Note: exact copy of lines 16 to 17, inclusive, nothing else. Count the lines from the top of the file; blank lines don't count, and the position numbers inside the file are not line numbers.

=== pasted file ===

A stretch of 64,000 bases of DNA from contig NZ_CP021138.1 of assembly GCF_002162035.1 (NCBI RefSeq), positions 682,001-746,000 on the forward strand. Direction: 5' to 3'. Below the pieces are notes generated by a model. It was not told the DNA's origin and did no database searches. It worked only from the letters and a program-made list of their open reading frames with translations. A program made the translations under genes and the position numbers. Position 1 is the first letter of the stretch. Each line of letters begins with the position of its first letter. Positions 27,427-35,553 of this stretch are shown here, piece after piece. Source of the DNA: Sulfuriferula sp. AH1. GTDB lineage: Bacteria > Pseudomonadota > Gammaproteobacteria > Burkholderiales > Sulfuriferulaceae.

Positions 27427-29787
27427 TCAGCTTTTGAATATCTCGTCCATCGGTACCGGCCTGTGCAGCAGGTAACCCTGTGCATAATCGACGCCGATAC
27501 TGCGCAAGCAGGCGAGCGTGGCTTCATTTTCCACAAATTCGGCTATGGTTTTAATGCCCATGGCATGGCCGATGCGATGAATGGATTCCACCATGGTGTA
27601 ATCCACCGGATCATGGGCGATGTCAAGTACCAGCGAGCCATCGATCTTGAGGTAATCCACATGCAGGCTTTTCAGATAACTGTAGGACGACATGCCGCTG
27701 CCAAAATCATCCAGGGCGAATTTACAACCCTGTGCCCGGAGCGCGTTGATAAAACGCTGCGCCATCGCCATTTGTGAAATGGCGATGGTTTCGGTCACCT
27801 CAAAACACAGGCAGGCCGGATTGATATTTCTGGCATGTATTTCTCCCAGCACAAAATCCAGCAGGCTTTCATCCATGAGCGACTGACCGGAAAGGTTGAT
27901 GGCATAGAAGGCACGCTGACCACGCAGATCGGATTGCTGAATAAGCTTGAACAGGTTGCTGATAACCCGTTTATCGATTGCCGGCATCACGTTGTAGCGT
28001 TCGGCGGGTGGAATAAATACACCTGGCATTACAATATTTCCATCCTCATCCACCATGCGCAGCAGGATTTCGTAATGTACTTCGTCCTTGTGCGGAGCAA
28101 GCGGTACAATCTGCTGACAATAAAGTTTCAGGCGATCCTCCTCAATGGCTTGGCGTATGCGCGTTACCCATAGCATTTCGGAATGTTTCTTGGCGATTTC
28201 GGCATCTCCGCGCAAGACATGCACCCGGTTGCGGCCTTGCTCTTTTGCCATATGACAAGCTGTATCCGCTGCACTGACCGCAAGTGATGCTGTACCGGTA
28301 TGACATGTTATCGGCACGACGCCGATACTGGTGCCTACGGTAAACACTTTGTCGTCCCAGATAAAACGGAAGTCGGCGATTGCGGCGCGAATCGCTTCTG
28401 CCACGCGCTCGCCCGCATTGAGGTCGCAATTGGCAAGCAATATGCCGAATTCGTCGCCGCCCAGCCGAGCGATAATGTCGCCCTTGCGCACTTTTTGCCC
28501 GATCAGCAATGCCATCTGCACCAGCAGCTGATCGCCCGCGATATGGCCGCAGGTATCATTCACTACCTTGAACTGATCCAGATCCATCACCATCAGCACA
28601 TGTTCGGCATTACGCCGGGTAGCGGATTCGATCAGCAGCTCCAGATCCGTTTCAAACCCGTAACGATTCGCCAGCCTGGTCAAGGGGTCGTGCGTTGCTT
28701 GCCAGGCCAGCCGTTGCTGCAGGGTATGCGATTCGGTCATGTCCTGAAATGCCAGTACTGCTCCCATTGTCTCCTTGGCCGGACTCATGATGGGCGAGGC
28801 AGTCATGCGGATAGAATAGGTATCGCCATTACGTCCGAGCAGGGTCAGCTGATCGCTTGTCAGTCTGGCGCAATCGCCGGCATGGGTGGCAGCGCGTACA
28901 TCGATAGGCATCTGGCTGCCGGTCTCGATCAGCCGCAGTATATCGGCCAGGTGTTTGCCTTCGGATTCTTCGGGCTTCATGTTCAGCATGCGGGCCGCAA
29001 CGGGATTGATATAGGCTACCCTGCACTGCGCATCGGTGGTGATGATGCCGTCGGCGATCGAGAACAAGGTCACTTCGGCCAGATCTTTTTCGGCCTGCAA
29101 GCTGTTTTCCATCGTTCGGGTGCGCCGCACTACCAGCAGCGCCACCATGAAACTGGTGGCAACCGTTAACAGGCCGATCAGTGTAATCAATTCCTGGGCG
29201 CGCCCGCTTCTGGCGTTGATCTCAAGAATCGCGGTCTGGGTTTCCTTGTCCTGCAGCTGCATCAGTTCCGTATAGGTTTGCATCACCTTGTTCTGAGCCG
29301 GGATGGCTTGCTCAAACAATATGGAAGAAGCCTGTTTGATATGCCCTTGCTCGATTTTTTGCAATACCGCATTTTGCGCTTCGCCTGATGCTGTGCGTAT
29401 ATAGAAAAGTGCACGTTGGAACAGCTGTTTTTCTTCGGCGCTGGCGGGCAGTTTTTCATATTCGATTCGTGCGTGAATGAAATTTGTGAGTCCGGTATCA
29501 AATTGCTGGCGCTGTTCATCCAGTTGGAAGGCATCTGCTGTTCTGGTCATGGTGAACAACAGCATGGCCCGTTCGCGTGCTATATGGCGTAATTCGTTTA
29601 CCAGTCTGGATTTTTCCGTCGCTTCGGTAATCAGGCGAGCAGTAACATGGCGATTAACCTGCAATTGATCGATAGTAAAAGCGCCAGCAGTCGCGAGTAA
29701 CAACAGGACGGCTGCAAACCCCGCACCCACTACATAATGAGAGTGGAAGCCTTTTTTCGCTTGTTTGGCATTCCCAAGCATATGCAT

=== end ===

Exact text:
28701 GCCAGGCCAGCCGTTGCTGCAGGGTATGCGATTCGGTCATGTCCTGAAATGCCAGTACTGCTCCCATTGTCTCCTTGGCCGGACTCATGATGGGCGAGGC
28801 AGTCATGCGGATAGAATAGGTATCGCCATTACGTCCGAGCAGGGTCAGCTGATCGCTTGTCAGTCTGGCGCAATCGCCGGCATGGGTGGCAGCGCGTACA